By Don Farmer
Masterton residents will have to wait at least another week before they know whether the curtain has been lifted on Easter Sunday trading.
At a specially convened hearing in Masterton yesterday Masterton District councillors heard six live submissions before deciding to deliberate on the issue with the press and public excluded,
As a result, a recommendation framed behind closed doors at yesterday’s hearing will go to a full council meeting next Wednesday, with a promise by mayor Lyn Patterson that any discussion on the issue at that meeting will be public.
The grounds for going into ‘public excluded’ yesterday was to allow “free and frank discussion”, and took into account three councillors were absent, being Gary Caffell, Graham McClymont and Deb Davidson.
It is normal procedure for hearings recommendations to go before full council for ratification, which most times tends to be a formality, but on issues with such depth of feeling as Easter Trading may not be so.
Councillor Jonathan Hooker, who has chaired many hearings during his time on council stood aside yesterday, instead becoming one of those who spoke up against Easter Sunday trading.
Mr Hooker said the policy the council had developed, but was yet to adopt, and that would allow Easter Sunday trading, did not relate to just normal Sunday retailing.
“This is about the one Sunday of the 3.5 days a year when most shops must remain closed.”
He said it was not about the sale of fuel, basic groceries or dining out, as those outlets were allowed to trade “so you won’t be left starving or stranded”.
The fabric of the family unit had been “eroding in all sorts of ways”.
He said it would be “interesting “for someone to research the correlation between family breakdowns and the decline of the weekend.
Mr Hooker said of the 13 submissions, of a total of 93, which supported Easter Sunday trading, only three had direct links with the retail trade and none of those were from local shop owners.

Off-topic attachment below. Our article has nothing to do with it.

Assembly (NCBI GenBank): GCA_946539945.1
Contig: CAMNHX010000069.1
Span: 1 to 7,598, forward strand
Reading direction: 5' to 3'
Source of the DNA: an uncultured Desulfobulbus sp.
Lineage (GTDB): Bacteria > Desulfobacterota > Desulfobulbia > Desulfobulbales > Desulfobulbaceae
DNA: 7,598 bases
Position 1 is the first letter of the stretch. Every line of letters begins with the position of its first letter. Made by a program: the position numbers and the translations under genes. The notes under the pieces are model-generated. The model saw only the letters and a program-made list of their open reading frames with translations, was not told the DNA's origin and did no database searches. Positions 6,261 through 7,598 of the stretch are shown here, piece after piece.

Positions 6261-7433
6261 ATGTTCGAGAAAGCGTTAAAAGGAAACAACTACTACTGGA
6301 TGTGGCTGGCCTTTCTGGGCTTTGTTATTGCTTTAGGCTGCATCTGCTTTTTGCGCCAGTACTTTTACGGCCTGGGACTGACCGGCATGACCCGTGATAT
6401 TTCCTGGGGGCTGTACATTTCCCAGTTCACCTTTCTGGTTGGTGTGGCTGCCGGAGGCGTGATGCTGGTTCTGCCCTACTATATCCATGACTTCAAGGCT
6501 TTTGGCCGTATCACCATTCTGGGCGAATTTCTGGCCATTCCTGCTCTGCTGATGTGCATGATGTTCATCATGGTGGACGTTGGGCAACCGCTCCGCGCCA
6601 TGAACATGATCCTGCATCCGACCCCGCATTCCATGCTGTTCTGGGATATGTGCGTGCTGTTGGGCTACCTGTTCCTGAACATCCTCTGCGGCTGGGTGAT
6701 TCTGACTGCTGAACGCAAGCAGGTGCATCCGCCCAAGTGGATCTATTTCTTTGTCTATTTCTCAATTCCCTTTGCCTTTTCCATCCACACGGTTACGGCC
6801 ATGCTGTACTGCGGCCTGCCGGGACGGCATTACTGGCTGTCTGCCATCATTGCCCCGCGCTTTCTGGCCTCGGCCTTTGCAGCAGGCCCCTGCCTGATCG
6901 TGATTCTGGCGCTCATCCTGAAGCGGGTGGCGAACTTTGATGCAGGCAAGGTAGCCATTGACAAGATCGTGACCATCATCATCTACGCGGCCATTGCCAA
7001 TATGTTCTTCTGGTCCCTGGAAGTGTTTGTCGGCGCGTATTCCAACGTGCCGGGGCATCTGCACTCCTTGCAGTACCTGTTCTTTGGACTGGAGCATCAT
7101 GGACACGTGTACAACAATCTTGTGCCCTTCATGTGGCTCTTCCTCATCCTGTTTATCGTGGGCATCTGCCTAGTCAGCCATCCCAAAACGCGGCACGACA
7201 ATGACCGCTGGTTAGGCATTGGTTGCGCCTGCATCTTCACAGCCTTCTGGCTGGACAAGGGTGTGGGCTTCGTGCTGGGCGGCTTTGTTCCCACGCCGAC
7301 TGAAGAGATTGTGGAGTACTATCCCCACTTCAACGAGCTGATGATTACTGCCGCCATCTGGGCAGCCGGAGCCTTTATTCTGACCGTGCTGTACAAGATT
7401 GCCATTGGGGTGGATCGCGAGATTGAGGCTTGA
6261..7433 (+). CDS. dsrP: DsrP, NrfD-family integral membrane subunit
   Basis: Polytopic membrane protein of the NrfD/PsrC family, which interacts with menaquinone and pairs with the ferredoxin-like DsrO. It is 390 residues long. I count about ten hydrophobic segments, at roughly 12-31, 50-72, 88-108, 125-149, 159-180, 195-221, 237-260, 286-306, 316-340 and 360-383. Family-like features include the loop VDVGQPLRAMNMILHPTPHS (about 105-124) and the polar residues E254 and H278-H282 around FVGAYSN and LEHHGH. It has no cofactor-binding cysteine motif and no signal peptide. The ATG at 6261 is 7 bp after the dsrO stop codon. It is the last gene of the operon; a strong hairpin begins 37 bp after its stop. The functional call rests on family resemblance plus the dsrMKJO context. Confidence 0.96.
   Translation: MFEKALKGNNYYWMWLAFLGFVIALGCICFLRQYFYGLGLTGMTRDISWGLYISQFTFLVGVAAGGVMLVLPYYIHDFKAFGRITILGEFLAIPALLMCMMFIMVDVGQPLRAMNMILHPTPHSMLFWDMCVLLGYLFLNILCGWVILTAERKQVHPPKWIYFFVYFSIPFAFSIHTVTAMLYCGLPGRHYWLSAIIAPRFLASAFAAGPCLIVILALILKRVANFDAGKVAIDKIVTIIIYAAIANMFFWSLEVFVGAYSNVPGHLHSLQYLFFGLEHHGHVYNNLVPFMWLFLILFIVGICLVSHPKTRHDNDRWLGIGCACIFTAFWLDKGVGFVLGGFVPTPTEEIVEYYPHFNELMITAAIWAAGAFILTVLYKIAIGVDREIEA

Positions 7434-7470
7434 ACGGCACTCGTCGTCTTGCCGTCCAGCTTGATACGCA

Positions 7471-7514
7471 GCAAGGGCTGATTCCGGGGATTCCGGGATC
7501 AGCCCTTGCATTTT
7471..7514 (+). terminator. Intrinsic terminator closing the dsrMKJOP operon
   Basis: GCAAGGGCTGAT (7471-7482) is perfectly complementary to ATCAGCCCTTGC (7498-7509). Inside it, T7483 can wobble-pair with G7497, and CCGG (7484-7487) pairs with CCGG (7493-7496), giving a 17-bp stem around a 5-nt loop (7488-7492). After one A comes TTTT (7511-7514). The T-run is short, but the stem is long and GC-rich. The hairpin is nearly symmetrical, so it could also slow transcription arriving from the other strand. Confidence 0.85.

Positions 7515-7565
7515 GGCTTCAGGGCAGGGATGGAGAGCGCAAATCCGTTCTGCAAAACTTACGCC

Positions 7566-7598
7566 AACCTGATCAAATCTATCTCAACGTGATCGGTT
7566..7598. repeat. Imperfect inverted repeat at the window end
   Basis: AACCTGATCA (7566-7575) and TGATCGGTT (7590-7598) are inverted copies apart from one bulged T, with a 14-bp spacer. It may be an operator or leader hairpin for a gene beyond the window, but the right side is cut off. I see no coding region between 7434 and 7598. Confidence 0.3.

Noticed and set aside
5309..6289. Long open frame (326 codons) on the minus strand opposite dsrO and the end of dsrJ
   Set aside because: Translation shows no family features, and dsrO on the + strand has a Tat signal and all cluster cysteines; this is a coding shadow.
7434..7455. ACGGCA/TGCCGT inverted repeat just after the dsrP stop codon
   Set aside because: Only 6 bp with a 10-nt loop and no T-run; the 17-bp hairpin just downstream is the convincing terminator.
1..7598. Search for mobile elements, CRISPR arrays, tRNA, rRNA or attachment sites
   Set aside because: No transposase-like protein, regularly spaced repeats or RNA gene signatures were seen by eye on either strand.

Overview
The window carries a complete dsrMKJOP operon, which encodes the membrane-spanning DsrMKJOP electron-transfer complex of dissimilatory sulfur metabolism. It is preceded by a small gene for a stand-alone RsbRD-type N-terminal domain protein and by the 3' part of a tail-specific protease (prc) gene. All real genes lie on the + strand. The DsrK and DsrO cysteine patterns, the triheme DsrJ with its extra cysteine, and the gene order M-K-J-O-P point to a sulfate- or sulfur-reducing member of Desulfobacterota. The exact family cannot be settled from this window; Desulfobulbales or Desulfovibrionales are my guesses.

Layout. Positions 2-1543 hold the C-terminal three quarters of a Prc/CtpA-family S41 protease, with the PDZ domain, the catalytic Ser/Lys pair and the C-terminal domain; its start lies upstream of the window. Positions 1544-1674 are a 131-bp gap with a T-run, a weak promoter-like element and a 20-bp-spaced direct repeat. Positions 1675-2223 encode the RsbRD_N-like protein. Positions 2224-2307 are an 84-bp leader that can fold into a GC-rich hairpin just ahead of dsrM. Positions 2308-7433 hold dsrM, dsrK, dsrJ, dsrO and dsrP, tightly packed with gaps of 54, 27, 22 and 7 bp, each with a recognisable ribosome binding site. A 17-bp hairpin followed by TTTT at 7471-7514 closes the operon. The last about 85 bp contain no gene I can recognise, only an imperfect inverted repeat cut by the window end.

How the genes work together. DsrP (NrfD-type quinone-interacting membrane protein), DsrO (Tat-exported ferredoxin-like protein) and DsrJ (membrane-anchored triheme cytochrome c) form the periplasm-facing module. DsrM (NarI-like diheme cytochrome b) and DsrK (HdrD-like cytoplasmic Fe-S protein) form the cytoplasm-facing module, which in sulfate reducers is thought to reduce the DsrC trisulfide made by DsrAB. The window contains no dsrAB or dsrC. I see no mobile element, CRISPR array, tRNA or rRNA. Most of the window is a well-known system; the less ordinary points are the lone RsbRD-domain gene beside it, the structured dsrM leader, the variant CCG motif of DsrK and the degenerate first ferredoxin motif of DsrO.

Shop worker Sue Reid, youth worker Ezra Stobbart, Anglican minister Michael Brantley and Natalie Hopkirk also spoke against the policy.
Mrs Reid said regardless of the law allowing a shop worker to refuse Easter Sunday work, “coercion was the key”.
Workers could be put under pressure to fill roster requirements and once a business opened there was pressure on other businesses to also decide to open.
Mrs Reid said Easter-time was a “strong part of our social fabric”, and as an advocate for quality family time she felt it was extremely important for families to have time together, as well as time to rest.
The sole policy supporter to front up and speak to his submission yesterday was Colin Shand, a former inspector and policy and development manager with the Department of Labour who also had five years employed as a manager in Parliament before retiring.
Mr Shand said he was approaching the issue from a legislative viewpoint rather than a business or religious one.
If the council passed a by-law freeing up Easter Sunday trading within Masterton “it will remove the need for enforcement, penalties and prosecution of our shopkeepers”.
He said only five MPs who were part of the 1987 Parliament that passed the Shop Trading Hours Act 1990 remained in Parliament.
“So there is no Parliamentary support for continuing to restrict shops from trading on Easter Sunday.
“Easter Sunday is not even a statutory holiday and yet shops can freely trade on nine of the 12 other statutory holidays.”
Mr Shand said Parliament was allowing the council to pass a by-law so retailers could decide for themselves whether or not to open based on commercial reasons.
The only town in Wairarapa with “large stores and supermarkets” is Masterton.
“If other Wairarapa councils pass a law for their small shops and you don’t, you will look pretty stupid.”
He questioned how government would view Masterton District Council if it rejected the opportunity to free-up local trade “and bring it into the modern era”.
“We could be viewed as a bunch of hicks in a backyard province, unworthy of investment.”